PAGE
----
Portsmouth, at one time, was known as Hatter’s Bay, a small settlement, it was described in 1832 as being … “brush to the water’s edge.” Eventually this little place of no importance became a bustling water front village famous for its hotels and its proximity to Kingston Penitentiary. It was in Portsmouth that St. John’s Church was eventually built and some of the finest limestone buildings in Frontenac County constructed. In a survey by John Collins in 1783- 84 and by the drawing of lots by those colonists who were loyal to the English crown and who fled to Canada during the American Revolutionary war, we find why and where these people came from. The beginnings of the Church of England in Upper Canada dates from these years.


In the belief that Church and State were bound together and that good churchmanship involved loyalty to the Crown, the British Government contributed very substantially for many years to setting up the Church in the colonies. The influx of loyalists into Canada led to the beginnings of the now vast episcopate of the Anglican faith. Many of the loyalists, military and civil, had fled to Sorel in Quebec, and when they numbered thousands, the British authorities gave them parcels of land in the uninhabited wilderness to the west, and lots were drawn for these by the new settlers.

By 1833, a site of 100 acres with water access and close to many fine limestone quarry sites, convenient to the town of Kingston was chosen for the Provincial Penitentiary. Besides the great stone penitentiary, Portsmouth grew because of its beautiful natural harbour, where wharves, two ship-building yards, a brewery and tannery etc. were built. In the years 1834-50, many wealthy Kingstonians moved out to the country and had large stone mansions built by an influx of stone masons brought from Britain to build the Rideau Canal.

These people who became the native aristocracy had built up their wealth through shipbuilding, large breweries, grain and transportation etc . Previously, they lived above or adjacent to their establishments or warehouses in Kingston which was becoming a principle port on Lake Ontario. Most of these large country estates were built between the town of Kingston and the village of Portsmouth and mostly along the Front Road, now called King Street, West.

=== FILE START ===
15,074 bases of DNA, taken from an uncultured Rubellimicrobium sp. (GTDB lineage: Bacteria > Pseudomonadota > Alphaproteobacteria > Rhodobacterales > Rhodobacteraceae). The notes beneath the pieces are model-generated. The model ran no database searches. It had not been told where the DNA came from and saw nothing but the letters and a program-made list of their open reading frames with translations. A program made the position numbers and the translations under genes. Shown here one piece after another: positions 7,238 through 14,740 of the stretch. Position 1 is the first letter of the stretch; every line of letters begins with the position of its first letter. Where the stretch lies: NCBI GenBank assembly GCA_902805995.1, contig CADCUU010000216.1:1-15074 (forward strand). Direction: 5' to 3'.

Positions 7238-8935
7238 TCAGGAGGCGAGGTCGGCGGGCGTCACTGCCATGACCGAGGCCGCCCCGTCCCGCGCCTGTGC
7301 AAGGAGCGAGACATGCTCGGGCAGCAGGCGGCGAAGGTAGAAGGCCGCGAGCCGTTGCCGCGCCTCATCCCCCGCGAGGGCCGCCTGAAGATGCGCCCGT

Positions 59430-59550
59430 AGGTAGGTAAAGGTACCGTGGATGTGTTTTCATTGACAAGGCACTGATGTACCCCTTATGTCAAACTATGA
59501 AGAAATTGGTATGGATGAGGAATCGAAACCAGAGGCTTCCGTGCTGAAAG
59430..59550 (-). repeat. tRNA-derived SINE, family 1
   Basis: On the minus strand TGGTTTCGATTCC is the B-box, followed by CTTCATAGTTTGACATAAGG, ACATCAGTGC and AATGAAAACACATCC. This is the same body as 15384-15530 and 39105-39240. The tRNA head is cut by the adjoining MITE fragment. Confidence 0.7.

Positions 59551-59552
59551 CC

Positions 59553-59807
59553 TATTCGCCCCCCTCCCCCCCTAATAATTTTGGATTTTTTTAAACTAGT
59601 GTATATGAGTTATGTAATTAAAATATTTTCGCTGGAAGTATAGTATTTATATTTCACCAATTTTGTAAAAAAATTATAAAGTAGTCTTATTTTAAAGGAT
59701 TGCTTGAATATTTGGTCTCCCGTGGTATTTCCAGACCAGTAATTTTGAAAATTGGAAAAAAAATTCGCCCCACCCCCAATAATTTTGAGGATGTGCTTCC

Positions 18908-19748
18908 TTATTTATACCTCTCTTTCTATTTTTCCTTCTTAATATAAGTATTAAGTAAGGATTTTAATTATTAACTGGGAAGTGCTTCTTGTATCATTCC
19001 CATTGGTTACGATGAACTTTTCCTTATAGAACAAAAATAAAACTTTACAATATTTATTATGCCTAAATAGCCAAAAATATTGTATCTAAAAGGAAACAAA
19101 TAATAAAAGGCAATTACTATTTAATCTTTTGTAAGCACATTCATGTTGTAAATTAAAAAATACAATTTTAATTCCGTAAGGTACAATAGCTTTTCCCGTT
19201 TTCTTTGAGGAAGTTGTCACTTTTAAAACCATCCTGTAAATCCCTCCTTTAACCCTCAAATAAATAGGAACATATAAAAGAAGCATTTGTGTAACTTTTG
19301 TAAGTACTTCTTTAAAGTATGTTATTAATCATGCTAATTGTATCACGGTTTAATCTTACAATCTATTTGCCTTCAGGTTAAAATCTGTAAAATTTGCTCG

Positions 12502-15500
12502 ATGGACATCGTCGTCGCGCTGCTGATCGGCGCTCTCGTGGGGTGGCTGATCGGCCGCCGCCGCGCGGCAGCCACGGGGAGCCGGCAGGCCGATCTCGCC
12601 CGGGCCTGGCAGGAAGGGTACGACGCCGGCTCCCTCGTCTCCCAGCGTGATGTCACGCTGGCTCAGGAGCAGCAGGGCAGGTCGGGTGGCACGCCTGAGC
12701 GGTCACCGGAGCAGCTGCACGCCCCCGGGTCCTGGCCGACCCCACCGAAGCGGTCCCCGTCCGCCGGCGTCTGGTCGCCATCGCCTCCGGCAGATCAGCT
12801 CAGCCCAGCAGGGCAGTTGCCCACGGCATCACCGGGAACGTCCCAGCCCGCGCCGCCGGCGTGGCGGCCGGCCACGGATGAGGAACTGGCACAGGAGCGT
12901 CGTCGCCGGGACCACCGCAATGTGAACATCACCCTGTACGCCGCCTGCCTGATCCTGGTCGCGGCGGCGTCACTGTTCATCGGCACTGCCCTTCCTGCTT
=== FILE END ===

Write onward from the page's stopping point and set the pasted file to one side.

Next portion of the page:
To supply this building expansion, limestone quarries were opened up and developed in Portsmouth. A 700 foot pier was built into the natural harbour in 1840. Land values increased tremendously when Kingston was chosen as the first capitol of Upper Canada in 1841, and one can imagine how Portsmouth must have grown, especially when the home of the new Governor General was just up the hill at Alwington Place.

This accounts briefly for the growth of the little community. Now what about a church for the people?

Early church services were held in a barrack room at the Garrison Fort, using a drummer boy and his drum to call the people to service. Out of a population of 500, only 7 were actual members and 19 were professed members of the Church of England. Others were Roman Catholic, Methodist, Baptist, Quaker or Scottish Presbyterian.

The war of 1812-1814 brought on a tremendous growth in population, due mainly to the naval and army Garrisons and their families, also private shipbuilding enterprises. All this caused a boom in building and prosperity, so the church grew. By 1825, the corner stone was laid for the new church of St. George on its present site in downtown Kingston.